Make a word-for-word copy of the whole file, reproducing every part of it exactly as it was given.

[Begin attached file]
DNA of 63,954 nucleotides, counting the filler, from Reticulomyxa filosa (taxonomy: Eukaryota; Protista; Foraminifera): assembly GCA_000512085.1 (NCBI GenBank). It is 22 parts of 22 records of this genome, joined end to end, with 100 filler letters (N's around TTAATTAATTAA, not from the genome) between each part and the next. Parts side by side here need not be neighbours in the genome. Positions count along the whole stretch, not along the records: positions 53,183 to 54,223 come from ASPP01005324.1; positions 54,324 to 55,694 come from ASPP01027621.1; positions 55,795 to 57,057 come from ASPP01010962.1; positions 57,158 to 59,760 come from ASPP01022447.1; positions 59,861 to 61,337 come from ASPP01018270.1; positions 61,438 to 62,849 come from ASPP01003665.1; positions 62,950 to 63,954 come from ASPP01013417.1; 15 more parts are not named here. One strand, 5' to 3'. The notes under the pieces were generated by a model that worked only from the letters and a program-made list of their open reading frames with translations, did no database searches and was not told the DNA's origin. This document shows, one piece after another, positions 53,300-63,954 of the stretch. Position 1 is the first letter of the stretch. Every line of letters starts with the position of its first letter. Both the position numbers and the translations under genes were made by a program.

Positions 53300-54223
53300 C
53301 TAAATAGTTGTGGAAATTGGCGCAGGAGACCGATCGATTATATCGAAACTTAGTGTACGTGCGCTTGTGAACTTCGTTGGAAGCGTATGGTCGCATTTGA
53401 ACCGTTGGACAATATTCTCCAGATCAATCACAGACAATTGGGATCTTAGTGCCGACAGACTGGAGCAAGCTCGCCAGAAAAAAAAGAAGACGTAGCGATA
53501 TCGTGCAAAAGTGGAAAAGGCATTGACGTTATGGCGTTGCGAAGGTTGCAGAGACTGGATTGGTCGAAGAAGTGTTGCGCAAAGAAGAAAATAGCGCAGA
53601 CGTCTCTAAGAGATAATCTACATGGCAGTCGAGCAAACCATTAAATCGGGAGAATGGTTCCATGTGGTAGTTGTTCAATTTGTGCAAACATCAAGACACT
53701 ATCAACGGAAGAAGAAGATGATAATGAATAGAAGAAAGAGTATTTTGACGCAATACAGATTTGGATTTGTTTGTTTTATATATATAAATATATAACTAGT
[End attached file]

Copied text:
DNA of 63,954 nucleotides, counting the filler, from Reticulomyxa filosa (taxonomy: Eukaryota; Protista; Foraminifera): assembly GCA_000512085.1 (NCBI GenBank). It is 22 parts of 22 records of this genome, joined end to end, with 100 filler letters (N's around TTAATTAATTAA, not from the genome) between each part and the next. Parts side by side here need not be neighbours in the genome. Positions count along the whole stretch, not along the records: positions 53,183 to 54,223 come from ASPP01005324.1; positions 54,324 to 55,694 come from ASPP01027621.1; positions 55,795 to 57,057 come from ASPP01010962.1; positions 57,158 to 59,760 come from ASPP01022447.1; positions 59,861 to 61,337 come from ASPP01018270.1; positions 61,438 to 62,849 come from ASPP01003665.1; positions 62,950 to 63,954 come from ASPP01013417.1; 15 more parts are not named here. One strand, 5' to 3'. The notes under the pieces were generated by a model that worked only from the letters and a program-made list of their open reading frames with translations, did no database searches and was not told the DNA's origin. This document shows, one piece after another, positions 53,300-63,954 of the stretch. Position 1 is the first letter of the stretch. Every line of letters starts with the position of its first letter. Both the position numbers and the translations under genes were made by a program.

Positions 53300-54223
53300 C
53301 TAAATAGTTGTGGAAATTGGCGCAGGAGACCGATCGATTATATCGAAACTTAGTGTACGTGCGCTTGTGAACTTCGTTGGAAGCGTATGGTCGCATTTGA
53401 ACCGTTGGACAATATTCTCCAGATCAATCACAGACAATTGGGATCTTAGTGCCGACAGACTGGAGCAAGCTCGCCAGAAAAAAAAGAAGACGTAGCGATA
53501 TCGTGCAAAAGTGGAAAAGGCATTGACGTTATGGCGTTGCGAAGGTTGCAGAGACTGGATTGGTCGAAGAAGTGTTGCGCAAAGAAGAAAATAGCGCAGA
53601 CGTCTCTAAGAGATAATCTACATGGCAGTCGAGCAAACCATTAAATCGGGAGAATGGTTCCATGTGGTAGTTGTTCAATTTGTGCAAACATCAAGACACT
53701 ATCAACGGAAGAAGAAGATGATAATGAATAGAAGAAAGAGTATTTTGACGCAATACAGATTTGGATTTGTTTGTTTTATATATATAAATATATAACTAGT